I fished the cash from my wallet and felt a pang of sudden realisation. The thing about fear is … it makes no difference if the threat isn’t really there. A rational adult mind can tell itself to breathe deeply, to wipe sweat from the palms, to focus on something else, but it takes a long time to make yourself believe – just as it takes a long time to stop. She wasn’t a child fearing a monster under the bed. Soothing words are less effective against realities.

The fact was: the media reported armed robberies at establishments exactly like this one every day and some cases weren’t reported anymore unless someone had been shot or the loot had been some exceptional amount. People generally knew that many business owners requested silence from the police so that customers would not be scared off.

Hers was never supposed to be a dangerous job, but she was the first person in the line of sight from the entrance to the store, she was seated to overlook her cubicle and cash register rather than safely behind a counter and her seat faced the inside rather than the door. She was not large, but she didn’t look agile. Anyone would be clumsy getting down to the floor from that cubicle, and clumsiness would be dangerous.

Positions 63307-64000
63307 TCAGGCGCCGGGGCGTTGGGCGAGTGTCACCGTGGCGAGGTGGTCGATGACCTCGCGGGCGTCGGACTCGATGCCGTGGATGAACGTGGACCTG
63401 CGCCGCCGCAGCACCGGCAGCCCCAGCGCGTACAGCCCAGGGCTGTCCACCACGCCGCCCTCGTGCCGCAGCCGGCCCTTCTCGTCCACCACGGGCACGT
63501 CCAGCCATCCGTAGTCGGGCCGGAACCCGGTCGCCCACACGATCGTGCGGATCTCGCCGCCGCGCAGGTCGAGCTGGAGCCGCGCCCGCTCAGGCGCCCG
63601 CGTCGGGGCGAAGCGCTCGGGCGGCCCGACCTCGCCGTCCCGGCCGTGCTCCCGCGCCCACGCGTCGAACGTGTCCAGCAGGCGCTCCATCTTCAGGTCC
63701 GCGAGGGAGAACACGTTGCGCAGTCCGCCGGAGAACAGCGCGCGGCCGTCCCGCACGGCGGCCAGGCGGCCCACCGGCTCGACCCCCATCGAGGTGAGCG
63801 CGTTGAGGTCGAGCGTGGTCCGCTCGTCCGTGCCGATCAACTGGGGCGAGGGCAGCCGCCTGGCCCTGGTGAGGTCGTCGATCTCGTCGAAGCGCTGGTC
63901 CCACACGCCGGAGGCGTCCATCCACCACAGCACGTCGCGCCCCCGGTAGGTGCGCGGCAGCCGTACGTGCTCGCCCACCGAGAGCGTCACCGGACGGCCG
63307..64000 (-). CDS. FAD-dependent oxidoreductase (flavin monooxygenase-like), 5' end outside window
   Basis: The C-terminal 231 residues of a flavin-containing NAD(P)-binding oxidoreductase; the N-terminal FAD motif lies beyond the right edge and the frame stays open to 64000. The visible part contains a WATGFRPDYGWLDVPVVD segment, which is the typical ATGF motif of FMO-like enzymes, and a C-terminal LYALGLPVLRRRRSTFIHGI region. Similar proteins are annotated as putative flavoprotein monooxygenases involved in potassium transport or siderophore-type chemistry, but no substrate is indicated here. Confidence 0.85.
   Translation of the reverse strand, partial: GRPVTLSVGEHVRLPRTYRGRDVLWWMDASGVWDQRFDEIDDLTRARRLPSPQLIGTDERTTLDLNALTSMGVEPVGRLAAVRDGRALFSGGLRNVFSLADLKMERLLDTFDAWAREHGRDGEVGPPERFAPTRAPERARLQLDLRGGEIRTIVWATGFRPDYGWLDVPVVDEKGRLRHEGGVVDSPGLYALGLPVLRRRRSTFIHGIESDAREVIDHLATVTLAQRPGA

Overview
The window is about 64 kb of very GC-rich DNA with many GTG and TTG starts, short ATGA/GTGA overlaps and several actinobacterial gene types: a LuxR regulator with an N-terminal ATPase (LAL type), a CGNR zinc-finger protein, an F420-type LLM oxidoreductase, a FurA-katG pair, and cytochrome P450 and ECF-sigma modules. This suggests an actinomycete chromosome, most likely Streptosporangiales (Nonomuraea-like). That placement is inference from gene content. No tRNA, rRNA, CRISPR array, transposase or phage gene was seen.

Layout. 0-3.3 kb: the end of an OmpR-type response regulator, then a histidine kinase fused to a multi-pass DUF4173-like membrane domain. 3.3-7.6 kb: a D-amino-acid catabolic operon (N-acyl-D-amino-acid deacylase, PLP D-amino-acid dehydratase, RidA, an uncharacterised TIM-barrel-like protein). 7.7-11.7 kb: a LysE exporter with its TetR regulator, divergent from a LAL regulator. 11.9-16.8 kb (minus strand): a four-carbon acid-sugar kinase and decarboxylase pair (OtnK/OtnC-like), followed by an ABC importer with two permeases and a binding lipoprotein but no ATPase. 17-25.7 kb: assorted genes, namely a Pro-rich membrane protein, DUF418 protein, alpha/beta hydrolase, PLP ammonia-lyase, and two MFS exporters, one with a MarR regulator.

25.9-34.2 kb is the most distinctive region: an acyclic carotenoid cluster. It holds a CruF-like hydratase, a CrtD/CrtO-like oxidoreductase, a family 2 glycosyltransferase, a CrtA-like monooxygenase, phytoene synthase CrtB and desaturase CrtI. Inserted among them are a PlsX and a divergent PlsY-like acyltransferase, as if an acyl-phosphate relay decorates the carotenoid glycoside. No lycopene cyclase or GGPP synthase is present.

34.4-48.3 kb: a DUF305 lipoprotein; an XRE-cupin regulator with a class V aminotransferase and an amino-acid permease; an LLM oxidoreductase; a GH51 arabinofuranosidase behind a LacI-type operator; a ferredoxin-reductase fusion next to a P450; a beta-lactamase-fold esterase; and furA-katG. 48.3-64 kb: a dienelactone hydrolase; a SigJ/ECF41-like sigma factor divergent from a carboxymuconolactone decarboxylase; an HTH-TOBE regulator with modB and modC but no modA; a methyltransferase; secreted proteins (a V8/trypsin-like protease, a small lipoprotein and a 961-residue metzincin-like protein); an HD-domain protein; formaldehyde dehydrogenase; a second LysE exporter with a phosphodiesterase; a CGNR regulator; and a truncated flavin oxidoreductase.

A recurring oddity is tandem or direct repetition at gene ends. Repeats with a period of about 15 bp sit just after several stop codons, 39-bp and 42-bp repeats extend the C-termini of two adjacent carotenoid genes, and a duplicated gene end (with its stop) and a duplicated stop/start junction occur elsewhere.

“You just give them whatever they want,” I said.

“I’ll give them this whole place,” she answered. “They can take whatever they want, they must just leave me alone!”

With that, she made an expansive gesture towards the stock.

Of course, I’ve never been robbed myself, I hardly speak to strangers let alone dish out advice, but I felt an unusual urge to utter what was really an attempted verbal denial of my uselessness to this other human being. There was no hint of whining or even self-pity in her voice, nor had she raised her tone. It was the same pitch in which she had a moment earlier asked me if that would be all, but there is something very distinctive about a voice dry with dread. It is as shrill a sound as the scratching of chalk on a blackboard. Once you’ve heard it, you remember it and when you hear it, you taste it as well. It was in my mouth where the innermost fear, the intensity of predicament and the acute injustice of the situation of a complete stranger suddenly became my own.

“Don’t ever look them in the eye,” I added.